It is a matter of debate whether the surgeon’s experience affects outcomes. Moriya et al. found that five of their six ruptures were performed by less experienced surgeons.54 It has been suggested that careful documentation of seniority of the surgeon is required to reflect the competency of the repair.55 Several studies relating to flexor tendon surgery did not find seniority of the surgeon to be a factor in determining outcomes or rupture rates.56,57 However, the simpler the repair, the greater the economy of movement, and less surgical trauma should be the primary repair aspiration.

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CONSIDERATIONS IN DIFFERENT ZONES

In each of the flexor zones (Fig. 5, above), the strategy for repair follows similar principles, but each has its own unique anatomical considerations. De Jong et al. found the relative distribution of flexor tendon injuries seen in zones I, II, III, IV, and V to be 12.7, 59.1, 6.8, 0.6, and 20.7 percent, respectively, for the fingers; and 18.6, 55.9, 10.2, 5, and 6.7 percent, respectively, for the thumb.2

Division of the flexor digitorum profundus at zone I with the distal stump greater than 1 cm is usually amenable to primary repair (zone 1b and 1c). A short distal stump length (<1 cm in zone 1a) may require tendon repair to or through the bone to ensure adequate repair strength. Many different techniques, which include external fixation, internal fixation with sutures or wires, and bone anchors, have been described (reviewed by Huq et al.58). Where anchorage to the bone is necessary, there are no clinical studies that demonstrate clear superiority of one technique to another. Clinical outcomes of suture anchors are comparable to pullout button techniques but do have a quicker return-to-work time.59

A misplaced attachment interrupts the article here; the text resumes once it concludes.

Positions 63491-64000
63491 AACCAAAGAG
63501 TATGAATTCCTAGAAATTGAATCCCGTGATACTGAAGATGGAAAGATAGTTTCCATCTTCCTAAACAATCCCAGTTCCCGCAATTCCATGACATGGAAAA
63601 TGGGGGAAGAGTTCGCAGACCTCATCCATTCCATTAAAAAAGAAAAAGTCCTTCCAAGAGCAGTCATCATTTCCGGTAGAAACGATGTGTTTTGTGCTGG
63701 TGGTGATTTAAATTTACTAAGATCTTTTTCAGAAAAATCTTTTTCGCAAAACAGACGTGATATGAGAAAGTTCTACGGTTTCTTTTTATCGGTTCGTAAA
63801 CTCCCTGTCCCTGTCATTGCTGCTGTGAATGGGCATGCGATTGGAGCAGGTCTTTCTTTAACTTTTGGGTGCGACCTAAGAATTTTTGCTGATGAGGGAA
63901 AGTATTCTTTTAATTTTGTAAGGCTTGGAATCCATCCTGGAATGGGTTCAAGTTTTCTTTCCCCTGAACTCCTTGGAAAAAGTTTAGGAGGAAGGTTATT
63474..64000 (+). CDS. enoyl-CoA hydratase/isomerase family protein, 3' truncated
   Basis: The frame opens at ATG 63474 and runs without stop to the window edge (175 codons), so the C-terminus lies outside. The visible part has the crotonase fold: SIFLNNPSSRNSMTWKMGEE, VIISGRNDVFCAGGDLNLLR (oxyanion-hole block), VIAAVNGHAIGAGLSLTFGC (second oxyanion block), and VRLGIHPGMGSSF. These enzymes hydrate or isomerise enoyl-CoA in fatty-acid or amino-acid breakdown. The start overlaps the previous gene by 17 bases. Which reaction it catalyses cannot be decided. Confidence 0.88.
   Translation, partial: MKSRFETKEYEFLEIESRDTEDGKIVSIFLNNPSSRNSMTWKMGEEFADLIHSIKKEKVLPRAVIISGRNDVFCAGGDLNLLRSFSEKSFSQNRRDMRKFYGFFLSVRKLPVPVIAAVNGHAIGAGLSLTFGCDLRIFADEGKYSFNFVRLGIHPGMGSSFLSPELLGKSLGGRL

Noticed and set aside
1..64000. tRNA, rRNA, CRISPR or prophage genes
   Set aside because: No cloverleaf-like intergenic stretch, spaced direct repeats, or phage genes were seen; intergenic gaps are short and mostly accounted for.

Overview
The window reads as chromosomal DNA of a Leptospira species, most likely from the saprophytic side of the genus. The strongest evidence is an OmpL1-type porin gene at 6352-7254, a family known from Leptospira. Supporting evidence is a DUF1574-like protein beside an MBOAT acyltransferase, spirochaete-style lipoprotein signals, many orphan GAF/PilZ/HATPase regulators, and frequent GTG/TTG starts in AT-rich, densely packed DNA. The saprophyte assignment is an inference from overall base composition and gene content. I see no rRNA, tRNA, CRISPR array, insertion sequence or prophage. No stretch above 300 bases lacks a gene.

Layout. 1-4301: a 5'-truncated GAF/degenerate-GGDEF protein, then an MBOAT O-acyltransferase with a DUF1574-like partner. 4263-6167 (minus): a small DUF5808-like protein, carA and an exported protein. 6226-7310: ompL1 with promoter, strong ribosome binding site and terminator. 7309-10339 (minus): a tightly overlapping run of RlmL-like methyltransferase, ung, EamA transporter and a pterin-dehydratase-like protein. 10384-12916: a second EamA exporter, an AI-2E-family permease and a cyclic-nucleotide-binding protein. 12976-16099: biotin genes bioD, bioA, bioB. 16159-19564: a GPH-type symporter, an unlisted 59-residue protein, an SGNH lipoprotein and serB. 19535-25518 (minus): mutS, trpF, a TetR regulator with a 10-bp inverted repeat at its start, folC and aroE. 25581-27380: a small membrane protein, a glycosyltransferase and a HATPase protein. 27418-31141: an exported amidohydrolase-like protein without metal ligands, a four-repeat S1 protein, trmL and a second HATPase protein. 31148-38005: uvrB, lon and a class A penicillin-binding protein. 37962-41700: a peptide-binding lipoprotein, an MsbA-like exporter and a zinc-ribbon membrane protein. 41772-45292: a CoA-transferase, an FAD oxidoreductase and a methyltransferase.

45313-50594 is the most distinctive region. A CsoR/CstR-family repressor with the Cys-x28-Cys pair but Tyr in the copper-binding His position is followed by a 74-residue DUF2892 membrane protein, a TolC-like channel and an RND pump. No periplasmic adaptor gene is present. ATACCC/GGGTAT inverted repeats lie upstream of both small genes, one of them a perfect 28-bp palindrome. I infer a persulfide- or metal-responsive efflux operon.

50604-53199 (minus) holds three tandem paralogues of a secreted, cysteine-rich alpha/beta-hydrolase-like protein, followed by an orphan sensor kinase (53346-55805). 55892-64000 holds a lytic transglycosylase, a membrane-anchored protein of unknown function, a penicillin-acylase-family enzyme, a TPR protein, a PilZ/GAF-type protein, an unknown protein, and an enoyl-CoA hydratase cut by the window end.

The technical challenges are performing a repair that has sufficient distal and proximal tendon purchase while preserving the A4 pulley and achieving good tendon glide. Often, the window of repair is very small because of the distal interphalangeal joint being flexed, and the repair may impinge on the A4 pulley. This zone Ic/II region historically has been associated with poor outcomes because of repairs impinging on the pulleys or two tendons healing within a narrow sheath space where space is limited and inelastic because of fibro-osseous pulleys. It is also important to realize that within zones I and II, the vincula are prone to injury, and in cases where a tourniquet is used, occult bleeding into the sheath may contribute to adhesion formation (Fig. 5, right). Biomechanical and clinical research has seen perceptions change, from A2 and A4 pulley being critical,60 to seeing any pulley being partially vented in preference of adequate excursion and glide.61 There is Level IV evidence that this is the acceptable practice.62 It is almost impossible to repair a vented pulley without impinging on glide; thus, careful consideration has to be made to which part of the pulley to vent.